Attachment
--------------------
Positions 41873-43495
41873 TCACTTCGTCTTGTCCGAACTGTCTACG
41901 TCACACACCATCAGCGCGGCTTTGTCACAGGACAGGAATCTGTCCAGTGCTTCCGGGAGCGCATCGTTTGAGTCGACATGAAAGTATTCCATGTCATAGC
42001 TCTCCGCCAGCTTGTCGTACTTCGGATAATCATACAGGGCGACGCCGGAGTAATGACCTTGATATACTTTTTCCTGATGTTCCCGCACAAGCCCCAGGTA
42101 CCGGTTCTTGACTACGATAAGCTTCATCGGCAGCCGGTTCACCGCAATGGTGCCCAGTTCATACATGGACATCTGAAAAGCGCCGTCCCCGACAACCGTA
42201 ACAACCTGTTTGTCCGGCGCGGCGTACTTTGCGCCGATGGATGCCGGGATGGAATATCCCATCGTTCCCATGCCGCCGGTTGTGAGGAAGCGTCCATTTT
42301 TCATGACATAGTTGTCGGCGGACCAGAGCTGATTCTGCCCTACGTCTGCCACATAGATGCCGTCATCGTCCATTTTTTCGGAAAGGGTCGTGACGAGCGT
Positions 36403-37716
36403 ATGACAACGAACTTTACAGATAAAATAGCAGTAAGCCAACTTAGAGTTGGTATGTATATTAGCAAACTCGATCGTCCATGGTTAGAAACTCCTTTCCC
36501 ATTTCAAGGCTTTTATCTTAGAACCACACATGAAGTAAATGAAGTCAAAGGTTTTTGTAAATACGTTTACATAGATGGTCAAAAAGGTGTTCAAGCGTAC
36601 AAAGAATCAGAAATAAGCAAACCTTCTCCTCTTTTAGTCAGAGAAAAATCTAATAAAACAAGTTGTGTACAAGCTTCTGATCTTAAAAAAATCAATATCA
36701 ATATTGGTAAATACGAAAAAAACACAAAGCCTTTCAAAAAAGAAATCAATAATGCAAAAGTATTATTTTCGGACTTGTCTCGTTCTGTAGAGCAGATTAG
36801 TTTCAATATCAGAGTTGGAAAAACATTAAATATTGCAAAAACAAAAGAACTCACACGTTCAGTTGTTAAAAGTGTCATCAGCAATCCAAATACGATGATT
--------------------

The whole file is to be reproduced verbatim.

Positions 41873-43495
41873 TCACTTCGTCTTGTCCGAACTGTCTACG
41901 TCACACACCATCAGCGCGGCTTTGTCACAGGACAGGAATCTGTCCAGTGCTTCCGGGAGCGCATCGTTTGAGTCGACATGAAAGTATTCCATGTCATAGC
42001 TCTCCGCCAGCTTGTCGTACTTCGGATAATCATACAGGGCGACGCCGGAGTAATGACCTTGATATACTTTTTCCTGATGTTCCCGCACAAGCCCCAGGTA
42101 CCGGTTCTTGACTACGATAAGCTTCATCGGCAGCCGGTTCACCGCAATGGTGCCCAGTTCATACATGGACATCTGAAAAGCGCCGTCCCCGACAACCGTA
42201 ACAACCTGTTTGTCCGGCGCGGCGTACTTTGCGCCGATGGATGCCGGGATGGAATATCCCATCGTTCCCATGCCGCCGGTTGTGAGGAAGCGTCCATTTT
42301 TCATGACATAGTTGTCGGCGGACCAGAGCTGATTCTGCCCTACGTCTGCCACATAGATGCCGTCATCGTCCATTTTTTCGGAAAGGGTCGTGACGAGCGT
Positions 36403-37716
36403 ATGACAACGAACTTTACAGATAAAATAGCAGTAAGCCAACTTAGAGTTGGTATGTATATTAGCAAACTCGATCGTCCATGGTTAGAAACTCCTTTCCC
36501 ATTTCAAGGCTTTTATCTTAGAACCACACATGAAGTAAATGAAGTCAAAGGTTTTTGTAAATACGTTTACATAGATGGTCAAAAAGGTGTTCAAGCGTAC
36601 AAAGAATCAGAAATAAGCAAACCTTCTCCTCTTTTAGTCAGAGAAAAATCTAATAAAACAAGTTGTGTACAAGCTTCTGATCTTAAAAAAATCAATATCA
36701 ATATTGGTAAATACGAAAAAAACACAAAGCCTTTCAAAAAAGAAATCAATAATGCAAAAGTATTATTTTCGGACTTGTCTCGTTCTGTAGAGCAGATTAG
36801 TTTCAATATCAGAGTTGGAAAAACATTAAATATTGCAAAAACAAAAGAACTCACACGTTCAGTTGTTAAAAGTGTCATCAGCAATCCAAATACGATGATT